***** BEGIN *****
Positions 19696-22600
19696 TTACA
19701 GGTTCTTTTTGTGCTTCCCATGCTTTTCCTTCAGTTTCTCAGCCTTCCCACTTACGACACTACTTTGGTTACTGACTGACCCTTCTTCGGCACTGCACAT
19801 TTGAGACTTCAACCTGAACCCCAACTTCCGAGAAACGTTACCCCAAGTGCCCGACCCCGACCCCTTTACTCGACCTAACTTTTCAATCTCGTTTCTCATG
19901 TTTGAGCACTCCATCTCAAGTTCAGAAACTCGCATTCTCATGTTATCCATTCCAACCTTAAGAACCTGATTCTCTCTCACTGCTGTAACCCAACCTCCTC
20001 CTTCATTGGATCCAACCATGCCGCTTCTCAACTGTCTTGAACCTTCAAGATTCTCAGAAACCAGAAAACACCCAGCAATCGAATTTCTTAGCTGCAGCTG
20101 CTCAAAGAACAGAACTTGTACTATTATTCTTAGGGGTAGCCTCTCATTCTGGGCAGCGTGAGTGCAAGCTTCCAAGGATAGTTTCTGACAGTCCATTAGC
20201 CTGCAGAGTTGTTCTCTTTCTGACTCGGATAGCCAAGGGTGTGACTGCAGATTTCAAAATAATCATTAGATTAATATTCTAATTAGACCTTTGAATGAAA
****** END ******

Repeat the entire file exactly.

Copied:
Positions 19696-22600
19696 TTACA
19701 GGTTCTTTTTGTGCTTCCCATGCTTTTCCTTCAGTTTCTCAGCCTTCCCACTTACGACACTACTTTGGTTACTGACTGACCCTTCTTCGGCACTGCACAT
19801 TTGAGACTTCAACCTGAACCCCAACTTCCGAGAAACGTTACCCCAAGTGCCCGACCCCGACCCCTTTACTCGACCTAACTTTTCAATCTCGTTTCTCATG
19901 TTTGAGCACTCCATCTCAAGTTCAGAAACTCGCATTCTCATGTTATCCATTCCAACCTTAAGAACCTGATTCTCTCTCACTGCTGTAACCCAACCTCCTC
20001 CTTCATTGGATCCAACCATGCCGCTTCTCAACTGTCTTGAACCTTCAAGATTCTCAGAAACCAGAAAACACCCAGCAATCGAATTTCTTAGCTGCAGCTG
20101 CTCAAAGAACAGAACTTGTACTATTATTCTTAGGGGTAGCCTCTCATTCTGGGCAGCGTGAGTGCAAGCTTCCAAGGATAGTTTCTGACAGTCCATTAGC
20201 CTGCAGAGTTGTTCTCTTTCTGACTCGGATAGCCAAGGGTGTGACTGCAGATTTCAAAATAATCATTAGATTAATATTCTAATTAGACCTTTGAATGAAA